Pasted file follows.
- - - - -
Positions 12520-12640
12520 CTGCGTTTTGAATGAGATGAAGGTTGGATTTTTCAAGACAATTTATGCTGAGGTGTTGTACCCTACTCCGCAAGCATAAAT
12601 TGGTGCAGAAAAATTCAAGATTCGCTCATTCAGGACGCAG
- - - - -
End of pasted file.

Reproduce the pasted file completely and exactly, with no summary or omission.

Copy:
Positions 12520-12640
12520 CTGCGTTTTGAATGAGATGAAGGTTGGATTTTTCAAGACAATTTATGCTGAGGTGTTGTACCCTACTCCGCAAGCATAAAT
12601 TGGTGCAGAAAAATTCAAGATTCGCTCATTCAGGACGCAG